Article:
Greatness is not a word regularly thrown around with reckless abandon among the British Cycling hierarchy but head coach Shane Sutton believes the new breed of track cyclists are destined for just that.
In the absence of performance director Dave Brailsford, who has been focusing on Team Sky, Sutton has overseen the team here in Minsk, which consisted of experienced riders like Jason Kenny but in which the average age of the gold medallists was just 21.
Britain won five golds to maintain their place as the world's leading track cycling nation, and Sutton warned their rivals that he expected more to come from a team which consisted of six World Championship debutants, two of whom, Simon Yates and Elinor Barker, came away with rainbow jerseys.
"This team is heading towards greatness in four years' time," said Sutton. "They're joined already as a team, they're a very young squad and they all get on. They're all on the same page."
With such a young squad, many of them experiencing the world stage for the first time, the appetite for medals at every championship seems greater than ever before, perhaps surprising in the year after an Olympics.
Whatever the success in Belarus, British Cycling loves its number-crunching and all the various statistics will still be geared towards one ultimate goal once more, the next Olympics in Rio de Janeiro.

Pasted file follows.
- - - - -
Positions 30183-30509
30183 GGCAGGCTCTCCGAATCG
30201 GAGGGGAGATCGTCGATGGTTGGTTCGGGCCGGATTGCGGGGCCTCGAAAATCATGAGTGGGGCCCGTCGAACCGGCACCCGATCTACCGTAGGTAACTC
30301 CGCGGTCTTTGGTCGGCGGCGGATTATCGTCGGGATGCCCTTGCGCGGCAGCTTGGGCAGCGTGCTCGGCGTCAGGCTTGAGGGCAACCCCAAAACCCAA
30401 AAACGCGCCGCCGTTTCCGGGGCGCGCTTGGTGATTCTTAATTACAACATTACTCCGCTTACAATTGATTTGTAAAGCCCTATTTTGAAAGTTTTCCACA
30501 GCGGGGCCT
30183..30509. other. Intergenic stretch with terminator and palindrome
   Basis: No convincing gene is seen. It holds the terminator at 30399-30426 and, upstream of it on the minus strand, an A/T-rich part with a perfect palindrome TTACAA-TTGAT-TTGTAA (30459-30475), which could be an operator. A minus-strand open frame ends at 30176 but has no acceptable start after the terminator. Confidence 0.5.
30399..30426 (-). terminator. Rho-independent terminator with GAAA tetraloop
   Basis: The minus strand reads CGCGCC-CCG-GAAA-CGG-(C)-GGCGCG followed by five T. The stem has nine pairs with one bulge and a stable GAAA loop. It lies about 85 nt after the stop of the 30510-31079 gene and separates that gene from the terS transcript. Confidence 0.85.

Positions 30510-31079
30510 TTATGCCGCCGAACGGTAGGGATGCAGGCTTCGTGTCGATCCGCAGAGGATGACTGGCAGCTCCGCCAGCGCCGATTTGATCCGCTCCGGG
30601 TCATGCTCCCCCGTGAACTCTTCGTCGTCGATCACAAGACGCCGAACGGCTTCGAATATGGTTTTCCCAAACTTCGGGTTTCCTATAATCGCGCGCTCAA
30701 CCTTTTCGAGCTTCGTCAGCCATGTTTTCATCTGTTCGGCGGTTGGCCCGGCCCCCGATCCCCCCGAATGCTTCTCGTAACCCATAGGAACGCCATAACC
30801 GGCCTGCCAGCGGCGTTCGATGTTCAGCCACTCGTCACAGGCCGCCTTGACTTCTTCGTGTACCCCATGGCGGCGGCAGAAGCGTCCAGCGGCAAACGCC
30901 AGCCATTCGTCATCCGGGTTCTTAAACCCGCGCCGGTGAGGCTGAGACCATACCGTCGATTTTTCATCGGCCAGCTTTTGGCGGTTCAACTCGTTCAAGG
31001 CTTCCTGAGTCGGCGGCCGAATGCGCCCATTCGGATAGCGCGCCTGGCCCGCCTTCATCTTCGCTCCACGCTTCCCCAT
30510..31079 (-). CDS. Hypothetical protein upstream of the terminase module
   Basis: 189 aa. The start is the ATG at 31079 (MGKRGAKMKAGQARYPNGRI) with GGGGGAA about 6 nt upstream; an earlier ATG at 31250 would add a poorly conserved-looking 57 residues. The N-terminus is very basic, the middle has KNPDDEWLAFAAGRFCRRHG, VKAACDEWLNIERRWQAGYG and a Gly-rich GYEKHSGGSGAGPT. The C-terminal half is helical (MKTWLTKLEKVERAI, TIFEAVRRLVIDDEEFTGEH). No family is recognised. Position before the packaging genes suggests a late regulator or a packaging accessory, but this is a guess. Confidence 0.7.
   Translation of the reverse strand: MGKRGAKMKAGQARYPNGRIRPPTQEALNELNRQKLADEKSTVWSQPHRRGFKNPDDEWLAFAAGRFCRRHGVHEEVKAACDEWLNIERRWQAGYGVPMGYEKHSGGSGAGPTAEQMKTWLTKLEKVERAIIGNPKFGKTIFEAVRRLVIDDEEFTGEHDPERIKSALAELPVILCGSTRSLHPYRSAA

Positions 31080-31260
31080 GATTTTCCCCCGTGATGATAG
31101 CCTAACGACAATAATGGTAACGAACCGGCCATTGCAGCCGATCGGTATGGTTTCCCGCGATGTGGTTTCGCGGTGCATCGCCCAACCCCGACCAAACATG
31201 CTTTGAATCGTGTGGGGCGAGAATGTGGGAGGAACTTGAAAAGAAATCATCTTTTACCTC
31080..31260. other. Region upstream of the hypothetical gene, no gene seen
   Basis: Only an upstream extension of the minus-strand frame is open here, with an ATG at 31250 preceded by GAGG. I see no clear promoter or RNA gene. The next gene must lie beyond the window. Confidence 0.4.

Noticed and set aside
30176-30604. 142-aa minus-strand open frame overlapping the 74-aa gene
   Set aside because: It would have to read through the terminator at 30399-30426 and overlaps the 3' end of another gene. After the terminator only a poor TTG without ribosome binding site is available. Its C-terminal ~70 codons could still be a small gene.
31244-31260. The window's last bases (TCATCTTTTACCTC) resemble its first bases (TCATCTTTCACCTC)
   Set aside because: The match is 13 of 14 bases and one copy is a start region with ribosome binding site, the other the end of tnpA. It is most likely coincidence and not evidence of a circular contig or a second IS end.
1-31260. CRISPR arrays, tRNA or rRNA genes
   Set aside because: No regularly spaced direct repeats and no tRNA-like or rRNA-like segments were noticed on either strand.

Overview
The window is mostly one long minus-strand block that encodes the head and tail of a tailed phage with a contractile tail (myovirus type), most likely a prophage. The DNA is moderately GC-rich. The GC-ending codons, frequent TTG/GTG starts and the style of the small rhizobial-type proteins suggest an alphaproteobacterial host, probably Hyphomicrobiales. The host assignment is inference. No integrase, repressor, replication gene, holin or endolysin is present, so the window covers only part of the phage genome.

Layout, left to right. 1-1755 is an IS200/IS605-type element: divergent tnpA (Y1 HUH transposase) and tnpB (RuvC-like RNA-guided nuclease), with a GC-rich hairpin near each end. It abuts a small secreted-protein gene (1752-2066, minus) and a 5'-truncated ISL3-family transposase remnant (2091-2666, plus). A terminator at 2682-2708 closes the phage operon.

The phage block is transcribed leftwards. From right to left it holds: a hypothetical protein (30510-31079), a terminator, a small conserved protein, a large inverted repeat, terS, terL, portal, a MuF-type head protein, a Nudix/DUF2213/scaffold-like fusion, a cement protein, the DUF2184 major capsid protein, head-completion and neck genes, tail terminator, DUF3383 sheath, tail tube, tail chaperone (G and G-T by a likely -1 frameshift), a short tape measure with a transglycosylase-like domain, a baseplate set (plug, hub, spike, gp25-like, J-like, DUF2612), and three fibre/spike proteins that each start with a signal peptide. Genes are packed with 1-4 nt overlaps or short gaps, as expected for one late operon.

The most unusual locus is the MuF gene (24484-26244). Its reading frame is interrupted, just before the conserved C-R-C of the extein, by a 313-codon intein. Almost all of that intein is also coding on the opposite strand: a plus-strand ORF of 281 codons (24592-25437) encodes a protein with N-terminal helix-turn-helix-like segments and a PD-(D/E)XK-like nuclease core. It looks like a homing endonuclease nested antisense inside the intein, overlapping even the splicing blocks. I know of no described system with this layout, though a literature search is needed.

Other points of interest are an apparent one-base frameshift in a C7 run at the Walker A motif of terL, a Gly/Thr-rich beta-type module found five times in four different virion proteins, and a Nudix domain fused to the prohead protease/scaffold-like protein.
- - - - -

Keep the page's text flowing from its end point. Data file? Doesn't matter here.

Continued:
Looking ahead to 2016, Sutton said: "If you're working from platforms and data and whatever, if you look to where we were at the beginning of the last Olympic cycle, I think we're in a much stronger position, a much healthier position, you can virtually name your team for Rio now."
A slight exaggeration maybe but the foundations are already laid for the Olympics. While the basis of the women's squad now seems pretty clear, with Jo Rowsell likely to return to what will be a four-woman line-up in the pursuit, and Jess Varnish and Becky James set to lead the sprint aspirations.
Vicky Williamson adds a potential alternative while Sutton admitted that Danielle Khan and Rosie Blount would travel to the next sprint camp in Majorca for the first time.
The exact make-up of the men's team sprint and team pursuit line-ups are far from finalised. The issue of man three in the sprint remains unresolved in a post-Chris Hoy Olympics. It is still hoped that Kian Emadi can do the role and it's worth remembering that man one, Philip Hindes, only made his debut in the line-up three months before the Olympics and went on to catapault the team to gold.
There are plenty of alternative line-ups for the pursuit but Sutton said he did not expect either Bradley Wiggins or Geraint Thomas to slot back, which had been mooted previously.
"In Brad's case, I've always said there is a possibility but the longer time goes on and Brad puts another couple of Tours in his legs, I think it would be a big call for him," said Sutton. "As far as G [Thomas] is concerned we are not doing our jobs if G can come back and ride team pursuit in four years' time because we should be going too quick. He won't come back. The more time you spend out on the road, the more you deplete that speed and we need to be fast."
There are three more World Championships between now and Rio, and Sutton has set his riders the challenge of topping the medal table at each and every juncture.